Is your organization outgrowing its infrastructure?

February 18, 2021

In October 2020, the Robinhood trading app was seven years old. It had 13 million users and was valued north of eight billion dollars. The sky was the limit – or seemed to be, until the company’s glaring weakness was exposed: it had grown faster than its infrastructure could support. Its goal to “democratize Wall Street” worked too well when a large number of customers used the app to create stock market volatility. Robinhood was forced to halt trades of volatile stocks until it raised a billion dollars in backstop capitalization.

In less than seven days in January, Robinhood went from being the sweetheart of Main Street retail investors to facing a class-action lawsuit from over one thousand customers. CEO Vlad Tenev appeared before Congress today. And the company has been treated to millions of dollars in negative publicity.

Cracks turn to chasms

Opinions about Robinhood’s mistakes are everywhere. Billionaire venture capitalist Mark Cuban and millionaire entrepreneur Lee Rashkin, however, hold two of the most important. They both told our founder in a recent Forbes.com article that Robinhood had failed to “stress-test” whether it had enough money to withstand volatility. In other words, the company grew faster than it was prepared for, and the cracks in its model suddenly turned into chasms.

No company can outgrow its infrastructure and expect to succeed. Marketing and staffing must grow together or there will be more business than can be serviced or more outlays than are affordable. Offices and warehouses that are too large will waste money, but buildings that are too small will create barriers to growth. Too little product on-hand may mean you can’t handle growth, while too much may mean you’re wasting valuable space and money.

It’s easy to see the impact of outgrowing infrastructure when you’re a start-up retailer who is has to go from making the product yourself to mass-producing it because Walmart or Target picked you up. It’s easy to see it when your growing business requires investments in warehousing, vehicles, and new staff. But, sometimes, infrastructure weaknesses are hard to see when you’re growing fast and your star is on the rise.

Robinhood’s two big infrastructure failures

Robinhood became a major industry player when it gained seven million new users after the COVID-19 pandemic shut down the nation. Its democratization, no-commission model seemed to be working…until its under-capitalization was exposed by customer decisions to engage in highly speculative, volatile trades. Raising a billion dollars to back-stop its risk solved the immediate problem – Robinhood opened all trades within a few days – but the dam had been opened to criticism and potentially significant action from customers, politicians, and federal regulators.

Robinhood’s capitalization mistake also exposed its poor crisis communications infrastructure. Its January 28 decision to freeze trades on volatile stocks was announced after the decision was made – giving customers no more ability to react than the wider market. Its blog was suddenly very busy, explaining its decisions as Tenev went on an interview spree to protect the company’s brand. But even its explanation of “What happened this week” exposed its lack of capitalization preparedness (emphasis ours):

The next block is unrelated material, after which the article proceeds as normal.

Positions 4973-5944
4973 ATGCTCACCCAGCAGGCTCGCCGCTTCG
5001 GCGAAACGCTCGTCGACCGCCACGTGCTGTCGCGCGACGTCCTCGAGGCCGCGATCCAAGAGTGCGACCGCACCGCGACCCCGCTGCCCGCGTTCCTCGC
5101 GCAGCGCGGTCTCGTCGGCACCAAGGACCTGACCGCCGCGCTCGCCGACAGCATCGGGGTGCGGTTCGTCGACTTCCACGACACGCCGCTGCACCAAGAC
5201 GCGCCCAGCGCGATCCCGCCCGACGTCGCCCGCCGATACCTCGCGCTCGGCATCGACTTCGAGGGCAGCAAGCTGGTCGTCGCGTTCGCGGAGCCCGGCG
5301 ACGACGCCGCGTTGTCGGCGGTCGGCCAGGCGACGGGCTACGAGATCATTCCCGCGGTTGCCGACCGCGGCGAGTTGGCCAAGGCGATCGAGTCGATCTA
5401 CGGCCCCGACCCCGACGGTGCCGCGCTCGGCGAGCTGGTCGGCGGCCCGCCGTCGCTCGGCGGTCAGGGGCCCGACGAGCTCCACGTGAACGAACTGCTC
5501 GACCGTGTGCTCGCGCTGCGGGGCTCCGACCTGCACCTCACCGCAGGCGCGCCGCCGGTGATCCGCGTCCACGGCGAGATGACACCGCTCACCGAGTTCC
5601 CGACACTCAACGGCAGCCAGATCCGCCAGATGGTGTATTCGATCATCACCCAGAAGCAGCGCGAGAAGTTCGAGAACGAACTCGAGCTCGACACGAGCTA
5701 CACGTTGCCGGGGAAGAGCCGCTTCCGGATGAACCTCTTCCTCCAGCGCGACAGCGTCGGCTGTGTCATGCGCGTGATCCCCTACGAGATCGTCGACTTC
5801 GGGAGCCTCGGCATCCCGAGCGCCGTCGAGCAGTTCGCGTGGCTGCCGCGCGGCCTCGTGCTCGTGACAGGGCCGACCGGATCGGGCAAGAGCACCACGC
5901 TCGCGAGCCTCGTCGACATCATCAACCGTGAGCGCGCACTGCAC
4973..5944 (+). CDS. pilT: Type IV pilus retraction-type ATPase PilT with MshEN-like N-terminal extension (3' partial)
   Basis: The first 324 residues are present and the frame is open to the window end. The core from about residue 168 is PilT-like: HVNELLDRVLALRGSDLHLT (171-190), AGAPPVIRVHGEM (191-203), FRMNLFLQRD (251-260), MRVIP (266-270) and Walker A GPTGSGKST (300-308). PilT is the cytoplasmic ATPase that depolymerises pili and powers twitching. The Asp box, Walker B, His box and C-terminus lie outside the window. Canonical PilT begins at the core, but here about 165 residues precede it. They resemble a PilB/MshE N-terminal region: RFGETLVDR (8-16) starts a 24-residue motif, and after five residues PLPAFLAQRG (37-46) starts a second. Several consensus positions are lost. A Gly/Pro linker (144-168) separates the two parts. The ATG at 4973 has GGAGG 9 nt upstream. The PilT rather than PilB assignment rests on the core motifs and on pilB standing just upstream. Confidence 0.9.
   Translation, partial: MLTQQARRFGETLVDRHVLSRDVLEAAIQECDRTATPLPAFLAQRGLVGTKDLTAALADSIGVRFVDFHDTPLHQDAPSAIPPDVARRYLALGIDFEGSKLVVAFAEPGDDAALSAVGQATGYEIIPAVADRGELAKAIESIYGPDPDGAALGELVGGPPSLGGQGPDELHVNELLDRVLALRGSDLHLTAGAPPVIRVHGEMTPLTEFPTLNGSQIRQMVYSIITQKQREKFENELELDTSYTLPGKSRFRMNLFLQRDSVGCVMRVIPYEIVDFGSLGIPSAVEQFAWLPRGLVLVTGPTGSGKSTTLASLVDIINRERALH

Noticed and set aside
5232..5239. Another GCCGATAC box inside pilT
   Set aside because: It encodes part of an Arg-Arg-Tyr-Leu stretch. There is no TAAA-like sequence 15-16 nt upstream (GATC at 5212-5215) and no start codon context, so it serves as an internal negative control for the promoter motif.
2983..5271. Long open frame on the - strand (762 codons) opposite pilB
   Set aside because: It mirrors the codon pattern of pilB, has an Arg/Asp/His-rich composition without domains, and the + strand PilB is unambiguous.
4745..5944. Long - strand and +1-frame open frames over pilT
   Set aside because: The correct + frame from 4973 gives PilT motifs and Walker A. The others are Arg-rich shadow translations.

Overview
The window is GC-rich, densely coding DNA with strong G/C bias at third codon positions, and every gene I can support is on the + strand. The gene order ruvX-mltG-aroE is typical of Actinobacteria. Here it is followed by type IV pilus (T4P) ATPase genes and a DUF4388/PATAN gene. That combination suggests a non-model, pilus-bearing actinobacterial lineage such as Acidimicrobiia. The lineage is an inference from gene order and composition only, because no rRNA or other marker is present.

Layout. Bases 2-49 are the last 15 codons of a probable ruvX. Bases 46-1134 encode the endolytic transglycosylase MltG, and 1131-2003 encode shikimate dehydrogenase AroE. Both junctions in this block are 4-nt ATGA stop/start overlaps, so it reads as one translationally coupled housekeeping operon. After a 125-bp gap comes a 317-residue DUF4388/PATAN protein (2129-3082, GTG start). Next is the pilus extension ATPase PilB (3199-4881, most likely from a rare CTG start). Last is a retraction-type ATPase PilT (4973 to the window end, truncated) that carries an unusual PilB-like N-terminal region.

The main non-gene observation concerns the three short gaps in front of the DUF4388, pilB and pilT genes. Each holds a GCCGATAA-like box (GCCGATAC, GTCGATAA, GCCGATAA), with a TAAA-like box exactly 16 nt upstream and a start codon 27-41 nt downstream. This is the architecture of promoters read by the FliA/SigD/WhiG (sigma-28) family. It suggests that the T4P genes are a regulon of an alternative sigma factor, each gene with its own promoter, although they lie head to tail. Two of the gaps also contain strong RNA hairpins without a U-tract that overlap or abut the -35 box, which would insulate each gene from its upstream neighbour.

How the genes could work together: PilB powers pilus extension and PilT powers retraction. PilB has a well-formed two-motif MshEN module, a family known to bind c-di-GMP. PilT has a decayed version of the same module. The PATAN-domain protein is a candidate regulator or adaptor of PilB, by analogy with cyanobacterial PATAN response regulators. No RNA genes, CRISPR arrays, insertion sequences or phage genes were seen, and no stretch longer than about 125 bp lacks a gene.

The amount required by clearinghouses to cover the settlement period of some securities rose tremendously this week. How much? To put it in perspective, this week alone, our clearinghouse-mandated deposit requirements related to equities increased ten-fold. And that’s what led us to put temporary buying restrictions in place on a small number of securities that the clearinghouses had raised their deposit requirements on. 

In other words, the company admitted to the public that it wasn’t ready for extreme market volatility. But instead of finding out when they signed the dotted line, many customers claim they only found out when it was too late to matter, and they were losing money.

Robinhood’s infrastructure weakness was evident to Rashkin long before Robinhood’s volatility hit the press. “I was concerned that Robinhood was under-capitalized and hadn’t shown it survived tough times,” Rashkin, a retail investor, said in Forbes. “Robinhood should have stress-tested their systems” and told customers that it was “not financially equipped to handle extremely volatile market conditions.” Of course, Rashkin also acknowledged that transparency might have cost Robinhood customers – perhaps the same customers who are now suing it for breach of contract.

The long road ahead

Robinhood may be able to recover from its infrastructure weaknesses; it raised several billion dollars in a few days from investors, and it may stave off both court battles and regulatory burdens. But scrambling to recover is a far more difficult and expensive prospect than being prepared in advance. Robinhood’s long recovery road ahead should be a good lesson for small businesses and non-profits to focus on building a strong infrastructure – from finances to staffing to logistics to marketing – to meet their unique challenges before those challenges turn into obstacles, and the obstacles turn into mountains.

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